April’s Microsoft Windows update has apparently been causing headaches for users who had previously installed anti-virus software from vendors such as Avast, Avira, ArcaBit, McAfee and Sophos.
Users with these AV products who installed the April 9 Windows update may find that their machines become slow or unresponsive following restart, according to the “Known Issues” section of Microsoft’s Monthly Rollup update web page.
So far at least three of the affected security vendors, Avast, Arcabit and Avira, have released software updates [1, 2] to mitigate the issue, while McAfee is testing a proof-of-concept fix that is available to customers. Microsoft is assisting Sophos by temporarily blocking devices with its AV products from receiving the April update, until a more permanent solution becomes available.
Avast published a support page specifying that machines running Avast for Business, Avast CloudCare and AVG Business Edition AV software may freeze at the login or Welcome screen upon installation of the latest Windows update. Additionally, users also may have to wait a long time to log in, or may not be able to at all.
“We have determined that these issues are related to Microsoft updates for Windows 7… and Windows 8.1… and the variant updates dependent on device operating system,” the support page states. The AV company has responded by issuing an emergency micro-updates for Avast versions 18.7, 18.8, 19.3 and 19.4.
An Avira support page says four of its products for Windows 7 and 10 were affected by the issue: Avira Free Security Suite, Avira Prime, Avira Free Antivirus and Avira Antivirus Pro. The company automatically distributed an update that negates the problem.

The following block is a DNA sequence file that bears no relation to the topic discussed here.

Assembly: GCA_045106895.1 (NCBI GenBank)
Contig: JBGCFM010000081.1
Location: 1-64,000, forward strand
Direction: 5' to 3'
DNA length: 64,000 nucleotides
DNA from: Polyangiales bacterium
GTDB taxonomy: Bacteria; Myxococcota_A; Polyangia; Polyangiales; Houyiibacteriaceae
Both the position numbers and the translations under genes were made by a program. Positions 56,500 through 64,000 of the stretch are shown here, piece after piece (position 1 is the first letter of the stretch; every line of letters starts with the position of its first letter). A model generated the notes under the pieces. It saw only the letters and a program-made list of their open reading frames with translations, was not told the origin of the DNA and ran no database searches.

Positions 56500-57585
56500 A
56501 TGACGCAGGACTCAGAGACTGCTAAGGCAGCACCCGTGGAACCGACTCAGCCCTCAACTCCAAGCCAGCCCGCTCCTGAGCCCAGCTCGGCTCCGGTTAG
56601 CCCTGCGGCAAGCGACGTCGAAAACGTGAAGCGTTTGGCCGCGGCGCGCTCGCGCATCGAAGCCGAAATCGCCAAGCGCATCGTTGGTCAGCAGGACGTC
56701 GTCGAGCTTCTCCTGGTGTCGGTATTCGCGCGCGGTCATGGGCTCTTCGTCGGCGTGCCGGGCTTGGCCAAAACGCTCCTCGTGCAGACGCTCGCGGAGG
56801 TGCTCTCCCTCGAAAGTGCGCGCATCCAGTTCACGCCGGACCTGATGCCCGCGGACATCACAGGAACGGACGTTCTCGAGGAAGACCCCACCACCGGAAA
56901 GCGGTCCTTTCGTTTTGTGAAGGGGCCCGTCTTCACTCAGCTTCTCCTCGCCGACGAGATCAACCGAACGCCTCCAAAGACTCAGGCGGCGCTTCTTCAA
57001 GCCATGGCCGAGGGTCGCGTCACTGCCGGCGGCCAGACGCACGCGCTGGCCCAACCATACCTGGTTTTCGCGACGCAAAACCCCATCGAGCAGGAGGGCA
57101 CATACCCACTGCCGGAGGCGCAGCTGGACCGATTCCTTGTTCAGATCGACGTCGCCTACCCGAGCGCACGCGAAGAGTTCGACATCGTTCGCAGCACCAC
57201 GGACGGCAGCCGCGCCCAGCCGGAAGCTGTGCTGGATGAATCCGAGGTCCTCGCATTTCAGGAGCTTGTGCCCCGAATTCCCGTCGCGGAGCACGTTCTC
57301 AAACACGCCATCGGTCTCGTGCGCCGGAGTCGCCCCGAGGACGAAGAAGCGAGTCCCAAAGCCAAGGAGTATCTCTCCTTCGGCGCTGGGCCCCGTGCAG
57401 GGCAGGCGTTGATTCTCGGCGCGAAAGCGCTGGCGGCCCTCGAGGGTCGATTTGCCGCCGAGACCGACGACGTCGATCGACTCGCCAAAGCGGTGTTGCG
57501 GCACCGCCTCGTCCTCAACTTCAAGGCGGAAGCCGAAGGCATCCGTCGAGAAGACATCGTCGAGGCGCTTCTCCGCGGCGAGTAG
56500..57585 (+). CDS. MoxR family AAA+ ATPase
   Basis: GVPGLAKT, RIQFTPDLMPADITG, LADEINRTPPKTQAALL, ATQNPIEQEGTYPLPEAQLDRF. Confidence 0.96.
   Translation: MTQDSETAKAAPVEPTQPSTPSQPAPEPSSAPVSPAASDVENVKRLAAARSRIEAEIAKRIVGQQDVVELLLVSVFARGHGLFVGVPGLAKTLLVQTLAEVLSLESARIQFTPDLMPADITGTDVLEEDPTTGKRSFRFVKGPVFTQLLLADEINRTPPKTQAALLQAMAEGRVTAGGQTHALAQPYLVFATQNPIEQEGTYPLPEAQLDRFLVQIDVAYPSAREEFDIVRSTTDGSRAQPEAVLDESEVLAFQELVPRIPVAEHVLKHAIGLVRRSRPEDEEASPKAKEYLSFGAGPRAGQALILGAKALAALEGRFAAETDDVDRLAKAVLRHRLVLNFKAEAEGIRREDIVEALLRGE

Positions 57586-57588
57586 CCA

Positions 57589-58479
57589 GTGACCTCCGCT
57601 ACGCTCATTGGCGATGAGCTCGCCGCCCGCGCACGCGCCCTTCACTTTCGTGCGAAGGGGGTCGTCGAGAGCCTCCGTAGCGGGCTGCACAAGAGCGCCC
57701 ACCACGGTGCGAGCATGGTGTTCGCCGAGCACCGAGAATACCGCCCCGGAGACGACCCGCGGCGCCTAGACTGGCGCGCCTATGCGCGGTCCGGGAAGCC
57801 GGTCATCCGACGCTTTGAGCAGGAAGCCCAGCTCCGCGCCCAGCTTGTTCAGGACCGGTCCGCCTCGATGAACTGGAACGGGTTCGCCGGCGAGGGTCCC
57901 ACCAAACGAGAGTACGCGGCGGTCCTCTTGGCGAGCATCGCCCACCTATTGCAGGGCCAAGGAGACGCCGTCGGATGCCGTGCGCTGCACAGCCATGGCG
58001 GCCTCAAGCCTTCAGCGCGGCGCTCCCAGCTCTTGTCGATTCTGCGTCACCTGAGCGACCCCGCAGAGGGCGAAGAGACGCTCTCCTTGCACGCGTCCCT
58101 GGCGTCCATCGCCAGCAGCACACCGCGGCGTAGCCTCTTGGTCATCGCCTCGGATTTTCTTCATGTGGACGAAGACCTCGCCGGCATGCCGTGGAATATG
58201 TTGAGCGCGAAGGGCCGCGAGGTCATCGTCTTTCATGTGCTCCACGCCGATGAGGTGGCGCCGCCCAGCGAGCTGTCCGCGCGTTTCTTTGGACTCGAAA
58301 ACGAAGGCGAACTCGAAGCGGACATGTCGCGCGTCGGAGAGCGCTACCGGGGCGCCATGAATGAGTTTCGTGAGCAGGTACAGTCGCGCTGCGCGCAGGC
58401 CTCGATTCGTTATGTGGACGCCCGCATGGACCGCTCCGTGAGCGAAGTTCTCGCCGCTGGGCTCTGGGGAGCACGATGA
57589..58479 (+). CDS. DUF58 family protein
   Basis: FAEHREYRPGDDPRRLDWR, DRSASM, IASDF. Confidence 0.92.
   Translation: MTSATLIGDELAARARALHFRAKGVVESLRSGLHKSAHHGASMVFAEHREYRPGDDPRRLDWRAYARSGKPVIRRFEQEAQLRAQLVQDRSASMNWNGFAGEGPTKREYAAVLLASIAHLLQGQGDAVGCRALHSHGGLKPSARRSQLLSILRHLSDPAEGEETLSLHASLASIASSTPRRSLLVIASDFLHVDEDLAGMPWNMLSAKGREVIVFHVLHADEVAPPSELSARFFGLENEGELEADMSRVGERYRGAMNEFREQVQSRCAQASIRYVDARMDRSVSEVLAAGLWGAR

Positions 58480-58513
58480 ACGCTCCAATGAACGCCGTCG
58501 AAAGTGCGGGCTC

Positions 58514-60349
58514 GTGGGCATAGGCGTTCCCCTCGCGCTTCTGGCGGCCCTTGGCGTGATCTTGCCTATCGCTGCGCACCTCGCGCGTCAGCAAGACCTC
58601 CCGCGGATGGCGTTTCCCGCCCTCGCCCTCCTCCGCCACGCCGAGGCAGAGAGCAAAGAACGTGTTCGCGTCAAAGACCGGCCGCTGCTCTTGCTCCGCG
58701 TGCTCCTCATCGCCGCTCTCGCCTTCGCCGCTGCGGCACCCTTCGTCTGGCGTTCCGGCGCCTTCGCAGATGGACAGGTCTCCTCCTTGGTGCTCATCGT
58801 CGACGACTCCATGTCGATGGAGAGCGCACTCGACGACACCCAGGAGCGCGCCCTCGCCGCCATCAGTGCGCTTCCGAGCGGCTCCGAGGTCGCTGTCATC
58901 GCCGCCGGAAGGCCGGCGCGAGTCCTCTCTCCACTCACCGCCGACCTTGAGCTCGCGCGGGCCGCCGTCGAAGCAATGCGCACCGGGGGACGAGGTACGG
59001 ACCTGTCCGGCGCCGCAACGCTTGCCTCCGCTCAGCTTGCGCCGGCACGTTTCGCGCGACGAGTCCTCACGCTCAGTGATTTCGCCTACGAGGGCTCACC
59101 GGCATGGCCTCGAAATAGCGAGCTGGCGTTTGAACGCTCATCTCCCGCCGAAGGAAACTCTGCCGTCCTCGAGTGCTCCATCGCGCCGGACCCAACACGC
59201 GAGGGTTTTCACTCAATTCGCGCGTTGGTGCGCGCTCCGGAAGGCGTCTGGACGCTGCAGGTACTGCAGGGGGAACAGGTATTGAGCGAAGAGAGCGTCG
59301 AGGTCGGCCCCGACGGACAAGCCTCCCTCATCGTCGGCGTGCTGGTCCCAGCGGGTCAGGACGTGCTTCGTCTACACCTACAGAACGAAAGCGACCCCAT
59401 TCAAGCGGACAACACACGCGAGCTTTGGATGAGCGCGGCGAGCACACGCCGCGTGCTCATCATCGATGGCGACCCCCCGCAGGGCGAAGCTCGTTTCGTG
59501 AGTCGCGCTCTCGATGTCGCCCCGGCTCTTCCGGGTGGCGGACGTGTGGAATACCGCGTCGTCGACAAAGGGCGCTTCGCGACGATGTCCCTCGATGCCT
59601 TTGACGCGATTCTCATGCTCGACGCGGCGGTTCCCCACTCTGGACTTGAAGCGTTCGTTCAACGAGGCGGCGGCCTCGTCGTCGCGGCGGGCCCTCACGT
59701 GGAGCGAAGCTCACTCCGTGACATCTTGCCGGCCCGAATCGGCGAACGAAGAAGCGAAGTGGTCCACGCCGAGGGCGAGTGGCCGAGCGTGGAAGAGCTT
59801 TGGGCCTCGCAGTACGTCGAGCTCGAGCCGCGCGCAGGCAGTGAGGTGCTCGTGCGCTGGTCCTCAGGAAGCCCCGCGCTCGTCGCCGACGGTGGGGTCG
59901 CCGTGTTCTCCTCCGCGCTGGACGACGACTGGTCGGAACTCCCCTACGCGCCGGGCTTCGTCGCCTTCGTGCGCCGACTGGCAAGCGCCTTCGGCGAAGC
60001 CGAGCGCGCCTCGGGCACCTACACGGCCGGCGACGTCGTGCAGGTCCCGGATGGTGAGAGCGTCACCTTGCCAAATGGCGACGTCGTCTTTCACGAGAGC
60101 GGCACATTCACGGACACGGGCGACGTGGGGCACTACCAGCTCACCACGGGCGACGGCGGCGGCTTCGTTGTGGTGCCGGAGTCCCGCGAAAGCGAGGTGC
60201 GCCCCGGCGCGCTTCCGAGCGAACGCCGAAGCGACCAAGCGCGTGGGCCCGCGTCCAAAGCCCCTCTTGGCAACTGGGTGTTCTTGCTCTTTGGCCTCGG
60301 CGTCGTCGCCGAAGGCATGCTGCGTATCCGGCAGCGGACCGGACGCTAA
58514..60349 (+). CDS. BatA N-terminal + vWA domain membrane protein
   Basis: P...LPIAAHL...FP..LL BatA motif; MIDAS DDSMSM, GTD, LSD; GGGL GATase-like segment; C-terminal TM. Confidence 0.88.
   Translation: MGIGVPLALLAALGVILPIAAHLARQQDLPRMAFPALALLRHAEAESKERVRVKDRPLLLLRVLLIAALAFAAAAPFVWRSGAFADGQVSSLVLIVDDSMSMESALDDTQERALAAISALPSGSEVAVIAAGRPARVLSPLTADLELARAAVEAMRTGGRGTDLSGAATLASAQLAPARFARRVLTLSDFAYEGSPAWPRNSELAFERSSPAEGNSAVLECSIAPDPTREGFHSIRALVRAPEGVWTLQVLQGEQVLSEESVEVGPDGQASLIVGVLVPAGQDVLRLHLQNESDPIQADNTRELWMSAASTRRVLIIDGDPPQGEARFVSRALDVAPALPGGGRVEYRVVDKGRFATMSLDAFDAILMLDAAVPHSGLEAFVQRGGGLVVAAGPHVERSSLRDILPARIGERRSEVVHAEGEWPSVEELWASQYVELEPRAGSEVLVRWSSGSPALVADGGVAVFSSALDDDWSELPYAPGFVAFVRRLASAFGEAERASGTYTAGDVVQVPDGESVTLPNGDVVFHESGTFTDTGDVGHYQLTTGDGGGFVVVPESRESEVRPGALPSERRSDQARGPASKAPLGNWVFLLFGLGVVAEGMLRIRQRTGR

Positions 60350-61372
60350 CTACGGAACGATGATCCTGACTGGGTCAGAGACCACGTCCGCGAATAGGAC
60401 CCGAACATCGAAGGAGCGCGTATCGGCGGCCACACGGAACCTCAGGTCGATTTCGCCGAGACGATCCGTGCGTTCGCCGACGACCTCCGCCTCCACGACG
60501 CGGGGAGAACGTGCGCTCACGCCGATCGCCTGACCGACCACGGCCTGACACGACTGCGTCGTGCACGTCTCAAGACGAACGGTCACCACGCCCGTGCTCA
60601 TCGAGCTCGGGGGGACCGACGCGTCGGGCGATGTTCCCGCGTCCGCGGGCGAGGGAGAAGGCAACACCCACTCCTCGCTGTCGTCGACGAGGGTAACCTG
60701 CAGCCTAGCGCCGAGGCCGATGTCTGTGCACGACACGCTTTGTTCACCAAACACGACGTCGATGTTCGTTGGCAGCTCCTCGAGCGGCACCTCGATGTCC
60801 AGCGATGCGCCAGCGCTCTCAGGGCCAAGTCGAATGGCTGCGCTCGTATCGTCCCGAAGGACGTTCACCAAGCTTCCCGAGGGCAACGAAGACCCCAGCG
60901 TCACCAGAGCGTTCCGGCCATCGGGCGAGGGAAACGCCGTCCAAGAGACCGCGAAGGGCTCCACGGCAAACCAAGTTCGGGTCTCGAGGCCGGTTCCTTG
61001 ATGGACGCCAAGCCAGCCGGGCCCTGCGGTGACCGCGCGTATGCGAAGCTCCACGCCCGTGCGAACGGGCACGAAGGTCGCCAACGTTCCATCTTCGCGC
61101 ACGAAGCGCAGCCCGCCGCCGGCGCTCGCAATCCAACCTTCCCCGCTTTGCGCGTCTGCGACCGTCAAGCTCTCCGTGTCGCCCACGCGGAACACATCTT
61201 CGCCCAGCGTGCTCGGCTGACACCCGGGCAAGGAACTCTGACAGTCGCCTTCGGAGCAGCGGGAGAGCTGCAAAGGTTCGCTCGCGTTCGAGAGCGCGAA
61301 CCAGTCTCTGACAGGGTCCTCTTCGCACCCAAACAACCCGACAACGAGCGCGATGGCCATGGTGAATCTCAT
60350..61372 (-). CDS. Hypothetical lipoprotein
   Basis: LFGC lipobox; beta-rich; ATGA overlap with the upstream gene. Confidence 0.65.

McAfee and Sophos, meanwhile, have issued support articles offering guidance to users while the matter is further analyzed and a solution is developed.
McAfee notes that the issue affects devices on which McAfee Endpoint Security ENS Threat Prevention 10.x or McAfee Host Intrusion Prevention (Host IPS) 8.0 can also be affected is installed.
“McAfee is investigating this issue and will resolve it in a future update,” states McAfee. “A proof-of-concept (POC) build to test a fix is currently available,” the company adds, instructing customers to request it by escalating a service request to Technical Support.
Sophos’ support article clarifies that all Sophos endpoints or server products running Windows 7, 8.1, 2008, 2008 R2, 2012 and 2012 R2 are susceptible to the problem, with the lone exception of Sophos Central Intercept X. As a temporary solution, Sophos has introduced a series of exclusions that generally prevent the issue from occurring as long as the device wasn’t rebooted following installation of the Windows update. These exclusions are added automatically in Sophos Central and Enterprise Console customers and must be added manually in UTM-managed and standalone endpoints.
For those already impacted by the problem, Sophos’ support page also offers steps to recover the machine.